USADA announced today that Arika Skoog, of Boston, Mass., an athlete in the sport of boxing, has accepted a one-year period of ineligibility for an anti-doping rule violation.
Skoog, 29, tested positive for furosemide as the result of out-of-competition urine samples collected on May 23, 2022, and July 14, 2022. In accordance with the rules, Skoog’s two positive test results were considered a single violation and not multiple violations because she had not yet been notified of the first positive test at the time she submitted her second sample on July 14, 2022. Furosemide is a Specified Substance in the class of Diuretics and Masking Agents and is prohibited at all times under the USADA Protocol for Olympic and Paralympic Movement Testing, the United States Olympic and Paralympic Committee National Anti-Doping Policies, and the International Boxing Association Anti-Doping Rules, all of which have adopted the World Anti-Doping Code and the World Anti-Doping Agency Prohibited List. She did not have or apply for a Therapeutic Use Exemption (TUE), which is required in order to authorize the use of a prohibited substance in sport.
Skoog’s violation resulted from her limited use of a family member’s prescription furosemide medication to self-treat acute symptoms she experienced due to a temporary medical condition. After an investigation, USADA determined that a reduction was appropriate due to Skoog’s reduced degree of fault owing in part to her physical distress at the time she took the prohibited medication and her relative lack of experience as well as her intention to use the medication to relieve symptoms from an acute medical competition unrelated to competition.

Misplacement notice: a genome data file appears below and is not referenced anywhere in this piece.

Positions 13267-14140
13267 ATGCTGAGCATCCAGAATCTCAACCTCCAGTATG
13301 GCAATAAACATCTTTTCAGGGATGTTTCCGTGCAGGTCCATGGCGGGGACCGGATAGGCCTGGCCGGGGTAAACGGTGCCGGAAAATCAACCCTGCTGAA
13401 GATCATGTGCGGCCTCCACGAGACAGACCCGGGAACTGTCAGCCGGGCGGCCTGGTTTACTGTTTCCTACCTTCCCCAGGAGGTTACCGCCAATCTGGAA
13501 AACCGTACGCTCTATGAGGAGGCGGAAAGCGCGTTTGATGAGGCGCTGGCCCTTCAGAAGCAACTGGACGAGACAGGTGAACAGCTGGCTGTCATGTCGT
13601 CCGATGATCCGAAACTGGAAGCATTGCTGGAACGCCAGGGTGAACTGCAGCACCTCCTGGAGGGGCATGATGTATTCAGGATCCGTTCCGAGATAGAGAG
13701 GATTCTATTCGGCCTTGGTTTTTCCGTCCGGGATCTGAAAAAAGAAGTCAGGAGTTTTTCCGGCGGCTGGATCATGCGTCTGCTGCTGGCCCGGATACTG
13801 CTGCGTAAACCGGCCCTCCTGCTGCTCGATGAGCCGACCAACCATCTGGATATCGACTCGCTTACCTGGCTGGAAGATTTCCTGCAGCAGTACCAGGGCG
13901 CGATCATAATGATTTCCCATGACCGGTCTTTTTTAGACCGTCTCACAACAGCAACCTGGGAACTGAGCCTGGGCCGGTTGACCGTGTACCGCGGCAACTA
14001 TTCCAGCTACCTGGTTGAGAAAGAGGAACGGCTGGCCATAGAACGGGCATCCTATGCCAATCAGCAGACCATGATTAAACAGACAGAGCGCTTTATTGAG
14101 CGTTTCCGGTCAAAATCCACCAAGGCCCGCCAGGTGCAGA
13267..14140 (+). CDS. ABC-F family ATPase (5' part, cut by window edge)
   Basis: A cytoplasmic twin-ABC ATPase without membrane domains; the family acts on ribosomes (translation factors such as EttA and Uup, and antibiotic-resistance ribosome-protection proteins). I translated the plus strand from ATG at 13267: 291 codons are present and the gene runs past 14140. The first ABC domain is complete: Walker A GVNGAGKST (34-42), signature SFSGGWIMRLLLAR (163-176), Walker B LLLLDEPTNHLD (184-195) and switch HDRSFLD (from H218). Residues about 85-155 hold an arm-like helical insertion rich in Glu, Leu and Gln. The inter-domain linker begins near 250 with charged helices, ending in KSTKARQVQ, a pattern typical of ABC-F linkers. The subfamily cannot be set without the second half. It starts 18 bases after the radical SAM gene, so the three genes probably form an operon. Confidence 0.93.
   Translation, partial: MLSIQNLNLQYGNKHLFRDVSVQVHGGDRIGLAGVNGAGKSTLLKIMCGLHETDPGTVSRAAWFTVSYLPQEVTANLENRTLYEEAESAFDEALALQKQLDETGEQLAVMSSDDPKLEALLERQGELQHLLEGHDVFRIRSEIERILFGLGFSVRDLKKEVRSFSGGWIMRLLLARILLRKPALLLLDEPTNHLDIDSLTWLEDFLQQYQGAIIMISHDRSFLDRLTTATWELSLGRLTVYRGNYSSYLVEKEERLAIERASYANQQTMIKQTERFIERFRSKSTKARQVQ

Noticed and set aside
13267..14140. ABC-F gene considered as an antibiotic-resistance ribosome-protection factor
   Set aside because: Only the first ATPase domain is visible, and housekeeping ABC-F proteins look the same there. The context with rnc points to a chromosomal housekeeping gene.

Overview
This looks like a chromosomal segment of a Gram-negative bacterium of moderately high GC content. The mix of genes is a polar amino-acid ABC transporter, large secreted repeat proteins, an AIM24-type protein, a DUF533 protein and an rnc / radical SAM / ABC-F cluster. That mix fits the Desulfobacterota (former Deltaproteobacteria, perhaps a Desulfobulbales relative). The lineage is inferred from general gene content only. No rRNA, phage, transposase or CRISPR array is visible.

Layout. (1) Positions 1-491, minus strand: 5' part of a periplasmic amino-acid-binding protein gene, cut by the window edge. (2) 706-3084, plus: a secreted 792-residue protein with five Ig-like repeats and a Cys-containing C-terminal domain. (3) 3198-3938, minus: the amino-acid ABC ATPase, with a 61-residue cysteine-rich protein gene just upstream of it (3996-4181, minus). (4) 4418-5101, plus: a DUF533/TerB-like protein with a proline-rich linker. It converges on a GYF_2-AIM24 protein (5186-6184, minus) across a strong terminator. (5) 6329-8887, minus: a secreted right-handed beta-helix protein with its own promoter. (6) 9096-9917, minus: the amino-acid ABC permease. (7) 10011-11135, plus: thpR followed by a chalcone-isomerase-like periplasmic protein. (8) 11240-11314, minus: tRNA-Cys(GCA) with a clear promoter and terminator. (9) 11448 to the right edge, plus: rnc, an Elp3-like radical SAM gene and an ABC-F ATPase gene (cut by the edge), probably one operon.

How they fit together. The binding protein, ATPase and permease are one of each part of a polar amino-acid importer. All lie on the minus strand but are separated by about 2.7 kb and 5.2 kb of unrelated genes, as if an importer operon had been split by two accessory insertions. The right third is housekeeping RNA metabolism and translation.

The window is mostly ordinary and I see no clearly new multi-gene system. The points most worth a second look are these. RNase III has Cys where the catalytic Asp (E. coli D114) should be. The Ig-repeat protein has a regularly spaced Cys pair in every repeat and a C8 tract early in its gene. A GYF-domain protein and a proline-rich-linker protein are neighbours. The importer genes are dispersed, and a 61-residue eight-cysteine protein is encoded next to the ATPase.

Skoog’s one-year period of ineligibility began on July 15, 2022, the date her provisional suspension was imposed. In addition, Skoog has been disqualified from all competitive results obtained on and subsequent to May 23, 2022, the date her first positive sample was collected, including forfeiture of any medals, points and prizes.
In an effort to aid athletes, as well as support team members such as parents and coaches, in understanding the rules applicable to them, USADA provides comprehensive instruction on its website on the testing process and prohibited substances, how to file and update athlete Whereabouts, how to obtain permission to use a necessary medication, and the risks and dangers of taking supplements, as well as performance-enhancing and recreational drugs.
In addition, USADA manages a drug reference hotline, Global Drug Reference Online (www.GlobalDRO.com), conducts educational sessions with National Governing Bodies and their athletes, and distributes a multitude of educational materials, such as a supplement guide, a nutrition guide, a clean sport handbook, and periodic alerts and advisories.
USADA makes available a number of ways to report the abuse of performance-enhancing drugs in sport in an effort to protect clean athletes and promote clean competition. Any tip can be reported using the USADA Play Clean Tip Center, by text at 87232 (“USADA”), by email at playclean@USADA.org, by phone at 1-877-Play Clean (1-877-752-9253) or by mail.
USADA is responsible for the testing and results management process for athletes in the U.S. Olympic and Paralympic Movement and is equally dedicated to preserving the integrity of sport through research initiatives and educational programs.
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